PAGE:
Modeling of Biopharmaceutical Processes. Part 2: Process Chromatography Unit Operation - How to apply the latest thinking in process modeling to your process using a Quality by Design approach. - BioP


Modeling of Biopharmaceutical Processes. Part 2: Process Chromatography Unit Operation
How to apply the latest thinking in process modeling to your process using a Quality by Design approach.

BioPharm International
Volume 21, Issue 8


Figure 2. Comparison of pool purity measured by reversed-phase high performance liquid chromatography with that predicted by the statistical model
When modeling chromatographic separation processes, the model used to describe mass transport within the column must first be selected. Models used to describe the separation process are well established in the literature and are based on fundamental thermodynamic and mass-transfer relationships.8 A schematic of the separation process that occurs within the chromatography column during protein adsorption is shown in Figure 3. During the adsorption process, protein is first transported from the bulk-liquid phase to the surface of the porous adsorbent, at which point it diffuses into the porous structure and is adsorbed to the surface by electrostatic or hydrophobic interactions. The mode of adsorption is dependent on the type of chromatography ligand chosen for the adsorption process, such as affinity, ion exchange, or hydrophobic interaction. Model input parameters include the process operating conditions (feed concentration and operating velocity), properties of the packed bed (bed porosity, bed height, and HETP) and the protein-adsorbent equilibrium isotherm relationship. A material balance is used to relate the protein present in the liquid phase of the column to that adsorbed inside the porous adsorbent and predict the protein concentration in the column outlet.

Figure 3. Schematic showing the mass transfer and adsorption processes within a chromatography column, and the equations used to model the process
The adsorption and separation processes in a column are complex, and vary with both column position and time. Protein mass transport in the column is governed by two resistances: transport of protein from the bulk fluid to the surface of the adsorbent (called film mass transfer) and transport of protein within the porous adsorbent (called intraparticle mass transfer). Intraparticle mass transfer is composed of: protein diffusion into the adsorbent and protein binding to the adsorbent surface (surface reaction). Several assumptions are routinely made to simplify the models used to describe mass transport in the column. First, columns are assumed to be radially homogenous, and therefore, properties vary only with the column bed height but not with the column radius. Second, for porous adsorbents, intraparticle mass transfer is governed by protein diffusion, as protein adsorption to the stationary phase (surface reaction) occurs much more rapidly and does not contribute significantly to mass transport. The adsorption process is assumed to occur instantaneously, with equilibrium between the protein adsorbed to the stationary phase and that present in the liquid solution.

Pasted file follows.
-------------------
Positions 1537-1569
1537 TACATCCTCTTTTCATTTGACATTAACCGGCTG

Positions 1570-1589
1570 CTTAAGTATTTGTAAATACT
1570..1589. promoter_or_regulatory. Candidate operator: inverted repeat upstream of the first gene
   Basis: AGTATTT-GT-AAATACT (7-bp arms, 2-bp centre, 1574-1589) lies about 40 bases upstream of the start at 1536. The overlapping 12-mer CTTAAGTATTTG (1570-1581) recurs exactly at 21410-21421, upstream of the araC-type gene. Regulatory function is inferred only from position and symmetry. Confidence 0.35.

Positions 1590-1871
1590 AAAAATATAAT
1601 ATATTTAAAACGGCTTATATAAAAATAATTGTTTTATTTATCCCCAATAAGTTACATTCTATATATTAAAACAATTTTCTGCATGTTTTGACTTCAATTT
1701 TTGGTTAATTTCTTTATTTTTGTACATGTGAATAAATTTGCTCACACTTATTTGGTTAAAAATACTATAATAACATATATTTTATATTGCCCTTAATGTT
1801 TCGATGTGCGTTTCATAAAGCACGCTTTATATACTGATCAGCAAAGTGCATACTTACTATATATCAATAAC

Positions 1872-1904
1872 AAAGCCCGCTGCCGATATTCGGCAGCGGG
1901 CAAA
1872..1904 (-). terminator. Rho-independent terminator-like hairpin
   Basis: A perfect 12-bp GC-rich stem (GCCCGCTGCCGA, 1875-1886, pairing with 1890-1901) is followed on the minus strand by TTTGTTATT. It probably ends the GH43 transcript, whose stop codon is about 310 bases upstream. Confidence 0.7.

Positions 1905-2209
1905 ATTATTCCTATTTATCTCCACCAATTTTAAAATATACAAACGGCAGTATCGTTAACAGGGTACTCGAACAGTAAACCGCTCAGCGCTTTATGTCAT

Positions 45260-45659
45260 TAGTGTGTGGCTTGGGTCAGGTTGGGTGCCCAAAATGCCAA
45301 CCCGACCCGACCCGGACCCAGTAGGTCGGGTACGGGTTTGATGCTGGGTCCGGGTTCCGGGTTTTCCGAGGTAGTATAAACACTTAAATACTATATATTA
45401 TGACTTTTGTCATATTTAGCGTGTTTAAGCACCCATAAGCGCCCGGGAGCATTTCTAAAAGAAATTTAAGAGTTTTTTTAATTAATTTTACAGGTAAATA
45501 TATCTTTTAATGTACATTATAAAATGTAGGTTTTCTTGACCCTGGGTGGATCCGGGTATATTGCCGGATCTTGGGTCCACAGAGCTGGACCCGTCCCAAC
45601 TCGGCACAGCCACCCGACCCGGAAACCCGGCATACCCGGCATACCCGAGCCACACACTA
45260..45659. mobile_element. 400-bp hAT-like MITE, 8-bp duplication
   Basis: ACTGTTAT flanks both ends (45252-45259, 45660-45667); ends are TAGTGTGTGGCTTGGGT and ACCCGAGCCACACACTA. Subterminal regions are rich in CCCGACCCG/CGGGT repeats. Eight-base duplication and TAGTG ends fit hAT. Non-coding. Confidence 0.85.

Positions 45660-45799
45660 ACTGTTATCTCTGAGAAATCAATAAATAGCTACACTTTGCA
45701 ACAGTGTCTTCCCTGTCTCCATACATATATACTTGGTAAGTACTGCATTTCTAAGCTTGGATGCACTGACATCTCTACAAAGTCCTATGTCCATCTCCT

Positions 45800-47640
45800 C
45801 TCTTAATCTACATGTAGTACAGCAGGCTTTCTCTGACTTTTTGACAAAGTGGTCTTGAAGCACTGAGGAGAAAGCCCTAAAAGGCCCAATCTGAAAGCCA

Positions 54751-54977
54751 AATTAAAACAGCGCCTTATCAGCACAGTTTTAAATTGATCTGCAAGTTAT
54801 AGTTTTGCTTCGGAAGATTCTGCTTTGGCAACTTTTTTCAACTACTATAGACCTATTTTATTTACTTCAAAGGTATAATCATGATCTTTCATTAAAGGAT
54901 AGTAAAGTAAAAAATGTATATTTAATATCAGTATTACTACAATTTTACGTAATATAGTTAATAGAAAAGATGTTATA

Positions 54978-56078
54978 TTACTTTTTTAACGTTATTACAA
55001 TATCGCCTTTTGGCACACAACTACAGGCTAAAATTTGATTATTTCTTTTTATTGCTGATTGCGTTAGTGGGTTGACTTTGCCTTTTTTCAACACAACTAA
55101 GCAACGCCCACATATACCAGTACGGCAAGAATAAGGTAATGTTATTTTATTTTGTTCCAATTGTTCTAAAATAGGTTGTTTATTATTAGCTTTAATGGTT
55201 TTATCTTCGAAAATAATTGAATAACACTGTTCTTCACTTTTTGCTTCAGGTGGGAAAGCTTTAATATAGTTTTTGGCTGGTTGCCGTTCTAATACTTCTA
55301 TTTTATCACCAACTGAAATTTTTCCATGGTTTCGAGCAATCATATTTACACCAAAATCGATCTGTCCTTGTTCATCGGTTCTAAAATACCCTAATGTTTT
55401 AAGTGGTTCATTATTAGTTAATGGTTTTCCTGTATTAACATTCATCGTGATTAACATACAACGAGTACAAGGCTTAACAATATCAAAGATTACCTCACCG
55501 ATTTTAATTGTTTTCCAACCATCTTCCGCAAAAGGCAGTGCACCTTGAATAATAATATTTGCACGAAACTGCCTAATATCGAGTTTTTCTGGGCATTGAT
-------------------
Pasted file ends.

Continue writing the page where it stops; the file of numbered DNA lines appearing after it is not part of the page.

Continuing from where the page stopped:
Table 1. Models used to describe intraparticle mass transfer (governed by diffusion) and adsorption equilibrium used to model chromatography separations
The adsorption equilibrium data, also known as the adsorption isotherm, are used to relate the protein concentration in the liquid phase inside the column to that adsorbed to the surface of the adsorbent over a range of concentrations. Data for the adsorption isotherm are usually generated in separate experiments under equilibrium conditions. A variety of models can be used to describe the equilibrium adsorption isotherm, with the two most common being the Langmuir and Steric-Mass Action (SMA) models.9–10 Correlations for several of the other column model parameters, including the film mass-transfer coefficient and axial dispersion, are used to estimate values under the process operating conditions evaluated in the separation.

Table 2. Experimental and model predictions for the step yield and aggregate levels using a Phenyl Sepharose Fast Flow column. The feed used in the studies consisted of 87% monomer and 13% aggregate.1
Models are also required to describe intraparticle protein diffusion and are shown in Table 1. Two of the most commonly used models include the homogenous (surface) diffusion and the pore diffusion model. These two models assume different physical mechanisms for the diffusion of proteins into the porous stationary adsorbents. The homogeneous diffusion model assumes that the protein adsorbed to the stationary phase is free to migrate, or diffuse, along the solid surface. The driving force for the homogeneous diffusion model is the protein concentration gradient in the adsorbed phase. On the other hand in the pore diffusion model, it is assumed that intraparticle mass transfer occurs by diffusion in liquid-filled pores with a driving force expressed in terms of the radial pore fluid concentration gradient. The adsorbed protein is assumed to be in equilibrium with that in the pore fluid at each radial position in the particle.

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